Join the authors for a short talk on the book, followed by a Q&A and discussion about applying these ideas to contemporary Scottish politics, hosted by Jamie Livingstone, Head of Oxfam Scotland. The discussion will be followed by a book signing and light refreshments will be available.
Barnabus and Jeremiah
I had somehow not anticipated how much environmentally-flavoured preaching at this time involves being a bearer of bad news. Being, proverbially, a ‘Jeremiah’.
Even in the couple of months since I began this job, the prospects for the state of the world well within most of our lifetimes have quite dramatically worsened, at least as regards public reporting of climate science consensus and of the limited success of such nations of the world as are seriously pursuing even the upper limit of the Paris Agreement
And yet at the end of a chaplain’s visit, quite diverse congregations are not emerging weeping or shaking with fear.
When I first began training for ministry, my grandmother observed that I was ‘smiling more’ and I do hope that worship is a nourishing experience as well as a serious one. One of my Bible heroes is Barnabus, the Encourager.
But I don’t think I’m seriously underplaying the situation, or being unduly jolly. And through it may be, to some extent, because few of us do not quite think through the implications, though I don’t think this is why the Eco-Congregations I have so far encountered do exhibit a certain spiritual buoyancy.
The safe space of Christian worship, at its best, is a place both for good news and bad news, for joys and sorrows. As a distinctively Christian environmental movement, we bring to the fraught and sometimes bitter environmental debates a trust in God, the experience of grace, and the remit of forgiveness, which may also involve receiving the forgiveness of our own complicity in the crisis, if only to set us free to act.
At the staff meeting today, we heard from 1 Corinthians 13, both the acknowledgement of the mystery and unpredictability of life, and of the affirming gifts of faith, hope, and love.
As a Member of the Iona Community, I like to claim that other triplet, as part of one of our most loved prayers: “Courage, faith, and cheerfulness”.
My online Advent Calendar, as a devotional project for this season of reflection has led me into some unexpected thoughts based on the Sunday readings.
Most of all, though, the importance of building up the confidence and faith of the church, to be a People of Hope, and of hospitality, come what may.Continue reading →
These folk look busy at something!
Wonder who they are?
They are a few of the 37 individuals from 24 different eco-congregations who took part in the Zero Waste workshops, organised by Eco-congregation Scotland, in Edinburgh and Glasgow at the end of November. The day flew by, with a 2-hour session in the morning called Love Food Hate Waste, followed after lunch by a 2 hour session on Love Your Clothes. Together we learned about the contribution that food waste and the clothing industry make to climate change, and some practical steps that we can all take to reduce our environmental impact. Great fun, but deadly serious too. The idea was that those who came along and took part can go back to their churches or networks or groups of friends and run their own informal activities and information events based on what they learned and the materials they have access to.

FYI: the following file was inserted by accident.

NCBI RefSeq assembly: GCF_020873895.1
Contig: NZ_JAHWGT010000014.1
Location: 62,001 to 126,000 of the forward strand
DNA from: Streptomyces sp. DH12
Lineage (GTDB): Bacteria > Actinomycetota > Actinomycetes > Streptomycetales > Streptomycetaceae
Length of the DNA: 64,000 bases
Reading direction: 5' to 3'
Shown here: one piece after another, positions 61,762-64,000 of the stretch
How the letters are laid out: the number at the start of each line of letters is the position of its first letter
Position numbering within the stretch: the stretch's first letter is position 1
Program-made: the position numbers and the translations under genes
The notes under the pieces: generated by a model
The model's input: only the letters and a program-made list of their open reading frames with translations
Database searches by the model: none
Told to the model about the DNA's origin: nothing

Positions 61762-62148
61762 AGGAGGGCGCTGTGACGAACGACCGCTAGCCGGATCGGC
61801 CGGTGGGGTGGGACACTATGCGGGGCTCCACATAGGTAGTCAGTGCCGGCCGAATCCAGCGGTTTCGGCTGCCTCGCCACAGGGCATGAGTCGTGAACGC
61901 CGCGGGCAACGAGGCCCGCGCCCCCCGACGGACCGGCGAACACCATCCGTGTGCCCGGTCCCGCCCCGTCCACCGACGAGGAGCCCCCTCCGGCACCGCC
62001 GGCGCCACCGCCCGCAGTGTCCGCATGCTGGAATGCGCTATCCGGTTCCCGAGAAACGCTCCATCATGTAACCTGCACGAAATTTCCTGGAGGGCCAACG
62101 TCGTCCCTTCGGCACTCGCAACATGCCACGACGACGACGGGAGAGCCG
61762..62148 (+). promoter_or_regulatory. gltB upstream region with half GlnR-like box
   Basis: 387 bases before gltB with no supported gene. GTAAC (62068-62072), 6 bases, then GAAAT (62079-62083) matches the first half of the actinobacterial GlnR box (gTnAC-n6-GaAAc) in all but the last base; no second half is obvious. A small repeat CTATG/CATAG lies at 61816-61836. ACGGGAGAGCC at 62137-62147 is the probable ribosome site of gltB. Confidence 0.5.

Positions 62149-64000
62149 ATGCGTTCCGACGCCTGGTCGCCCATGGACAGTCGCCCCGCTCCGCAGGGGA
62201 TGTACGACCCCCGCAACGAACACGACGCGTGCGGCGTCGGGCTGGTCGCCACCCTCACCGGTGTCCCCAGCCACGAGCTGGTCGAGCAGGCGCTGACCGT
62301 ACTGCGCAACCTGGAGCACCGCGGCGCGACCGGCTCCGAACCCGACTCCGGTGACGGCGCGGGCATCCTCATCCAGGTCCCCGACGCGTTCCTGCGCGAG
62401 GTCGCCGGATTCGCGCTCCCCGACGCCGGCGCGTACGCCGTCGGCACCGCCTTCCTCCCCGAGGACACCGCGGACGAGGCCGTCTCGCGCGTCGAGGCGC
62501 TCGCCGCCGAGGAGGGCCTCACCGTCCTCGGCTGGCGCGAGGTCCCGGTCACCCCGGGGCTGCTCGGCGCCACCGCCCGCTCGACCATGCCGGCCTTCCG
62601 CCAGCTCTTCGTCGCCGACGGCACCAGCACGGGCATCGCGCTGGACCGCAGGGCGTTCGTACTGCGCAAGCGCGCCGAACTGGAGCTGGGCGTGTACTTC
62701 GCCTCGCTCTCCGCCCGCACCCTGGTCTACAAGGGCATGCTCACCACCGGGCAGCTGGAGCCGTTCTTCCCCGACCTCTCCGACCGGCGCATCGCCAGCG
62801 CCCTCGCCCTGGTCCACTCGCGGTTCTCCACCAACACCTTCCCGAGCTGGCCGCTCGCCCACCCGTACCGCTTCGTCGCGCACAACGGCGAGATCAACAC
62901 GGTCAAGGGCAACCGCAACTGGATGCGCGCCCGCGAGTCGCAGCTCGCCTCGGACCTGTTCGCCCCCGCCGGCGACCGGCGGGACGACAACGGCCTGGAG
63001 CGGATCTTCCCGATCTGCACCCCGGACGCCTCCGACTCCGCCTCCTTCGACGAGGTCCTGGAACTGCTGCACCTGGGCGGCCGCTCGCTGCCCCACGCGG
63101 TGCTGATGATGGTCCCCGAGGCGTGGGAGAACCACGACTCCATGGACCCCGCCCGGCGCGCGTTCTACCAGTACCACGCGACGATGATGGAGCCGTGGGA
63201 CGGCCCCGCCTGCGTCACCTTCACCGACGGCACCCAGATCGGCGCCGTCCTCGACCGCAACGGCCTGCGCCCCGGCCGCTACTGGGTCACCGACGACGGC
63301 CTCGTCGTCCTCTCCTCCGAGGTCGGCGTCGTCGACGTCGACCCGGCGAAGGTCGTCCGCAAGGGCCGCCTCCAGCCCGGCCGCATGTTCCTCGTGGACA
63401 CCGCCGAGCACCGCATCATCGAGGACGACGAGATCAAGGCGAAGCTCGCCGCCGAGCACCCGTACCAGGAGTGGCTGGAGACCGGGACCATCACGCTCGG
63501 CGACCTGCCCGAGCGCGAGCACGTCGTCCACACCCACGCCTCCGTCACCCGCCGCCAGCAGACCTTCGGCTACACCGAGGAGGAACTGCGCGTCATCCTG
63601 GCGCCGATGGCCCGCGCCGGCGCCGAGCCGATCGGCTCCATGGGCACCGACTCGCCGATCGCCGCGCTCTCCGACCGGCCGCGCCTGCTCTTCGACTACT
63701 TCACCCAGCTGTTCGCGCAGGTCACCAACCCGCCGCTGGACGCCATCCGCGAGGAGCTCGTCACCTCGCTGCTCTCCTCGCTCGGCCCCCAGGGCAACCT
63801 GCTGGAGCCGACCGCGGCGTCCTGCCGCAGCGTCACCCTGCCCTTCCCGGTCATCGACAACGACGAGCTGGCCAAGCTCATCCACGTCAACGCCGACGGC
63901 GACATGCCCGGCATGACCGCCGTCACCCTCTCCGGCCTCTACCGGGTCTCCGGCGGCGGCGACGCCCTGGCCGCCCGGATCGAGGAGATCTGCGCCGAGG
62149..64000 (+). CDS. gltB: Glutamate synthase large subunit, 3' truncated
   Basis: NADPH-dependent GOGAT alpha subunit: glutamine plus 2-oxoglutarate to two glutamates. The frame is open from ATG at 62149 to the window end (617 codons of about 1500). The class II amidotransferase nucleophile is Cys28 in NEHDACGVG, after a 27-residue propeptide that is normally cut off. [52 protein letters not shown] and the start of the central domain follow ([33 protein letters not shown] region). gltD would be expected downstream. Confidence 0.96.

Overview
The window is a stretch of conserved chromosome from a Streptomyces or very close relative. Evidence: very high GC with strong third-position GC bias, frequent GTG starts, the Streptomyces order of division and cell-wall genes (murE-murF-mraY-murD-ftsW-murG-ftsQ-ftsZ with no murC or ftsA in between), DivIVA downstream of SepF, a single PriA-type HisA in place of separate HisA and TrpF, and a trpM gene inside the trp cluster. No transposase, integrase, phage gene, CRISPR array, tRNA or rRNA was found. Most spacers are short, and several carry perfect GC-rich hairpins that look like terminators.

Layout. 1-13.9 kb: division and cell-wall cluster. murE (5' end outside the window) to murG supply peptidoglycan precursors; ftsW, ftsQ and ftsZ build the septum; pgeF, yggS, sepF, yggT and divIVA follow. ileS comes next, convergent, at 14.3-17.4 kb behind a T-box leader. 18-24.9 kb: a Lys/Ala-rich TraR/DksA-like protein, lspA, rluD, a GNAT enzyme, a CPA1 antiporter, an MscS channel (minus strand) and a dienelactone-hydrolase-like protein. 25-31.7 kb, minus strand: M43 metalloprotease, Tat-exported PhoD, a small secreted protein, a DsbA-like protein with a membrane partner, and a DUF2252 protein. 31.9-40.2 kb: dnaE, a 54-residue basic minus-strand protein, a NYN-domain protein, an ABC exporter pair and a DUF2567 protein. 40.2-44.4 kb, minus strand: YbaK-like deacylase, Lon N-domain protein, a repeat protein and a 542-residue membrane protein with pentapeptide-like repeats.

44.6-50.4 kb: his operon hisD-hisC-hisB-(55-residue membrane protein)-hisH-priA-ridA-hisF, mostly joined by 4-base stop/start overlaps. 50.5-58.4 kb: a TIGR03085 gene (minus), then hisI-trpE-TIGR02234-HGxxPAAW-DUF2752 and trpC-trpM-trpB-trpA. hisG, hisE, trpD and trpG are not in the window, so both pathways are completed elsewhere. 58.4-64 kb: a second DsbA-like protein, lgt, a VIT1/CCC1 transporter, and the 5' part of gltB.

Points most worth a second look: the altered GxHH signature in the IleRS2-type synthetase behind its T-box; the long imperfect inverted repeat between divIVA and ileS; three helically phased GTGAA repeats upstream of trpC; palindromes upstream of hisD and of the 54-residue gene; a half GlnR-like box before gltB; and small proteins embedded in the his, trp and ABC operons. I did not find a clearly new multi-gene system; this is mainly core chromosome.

Wish you have been there? Don’t worry!
You have several options.
- Maybe someone from your church or area was at one of the workshops? If so, ask them if they will run a local mini-workshop to share what they found out!
- If not, we are planning to repeat these “cascade” workshop events:
(a) in Stirling on Saturday 2nd February
(b) in Cupar on Tuesday 5th February
(c) in Inverness on Friday 8th February.
Detailed information and booking forms will be out shortly, Hope to see you there!
- It’s amongst the oldest of Christian cracker-jokes: How many Catholics, Episcopalians, Evangelicals, Methodists, Presbyterians....[fill in the gaps] does it take to change a light-bulb? It’s probably best just to give the answer for your own tradition, at least until you have very good ecumenical relations! So, for my own church: How many URC folks does it take to change light-light-bulbs to LED? Probably, a Church Meeting, then a synod, then a General Assembly, then an assembly committee, then an additional special assembly to finally make the decision. Then another Church Meeting to see if they really want to take notice. Then, just one, to go out and get the bulb. Hmm. I’m sure you could do better, but the saddest answer is probably “Change? -We don’t do change!” Although the reflective time of Advent comes first for most Christians, a friend of mine is thinking of making her own, plastic-free Christmas crackers, and was wondering what might be included to give the jokes a wee bit more bite. Humour is a great gift from God, with, sometimes, the power to introduce ideas which would be ruled out as too hurried, too dangerous, too different, otherwise to be entertained. It’s a holy task, to challenge and bring folks with you, with the solidarity of a laugh, rather than an insult or smugness. As, also, to lift spirits in the face of worrying news. The jester. or the king’s ‘fool’ was amongst the most important minsters of state in European royal courts. They could say what no one else could get away with, and, sometimes, was needed to be said. In a society which loves to portray Christians as stuffy, naive and boring (and therefore not even worth persecuting) this may sometimes be our surprising role. Our hearers’ guard is down if they’re not expecting anything worthwhile from us. Then, joyful humility, rather than pride of status, can take us far. We have nothing to lose by telling the truth about climate crisis and the urgency of action, as well as the importance of holding on to hope in this strange time in which we live. As to the opening question: we have 430+ congregations, but there's always room for more! Keep on talking, keep on praying, keep on being the Church, for the greatest of all stand-ups, the Master of one-liners. a mere carpenter from Nazareth, born at the bottom of the heap, is the light that lights our way.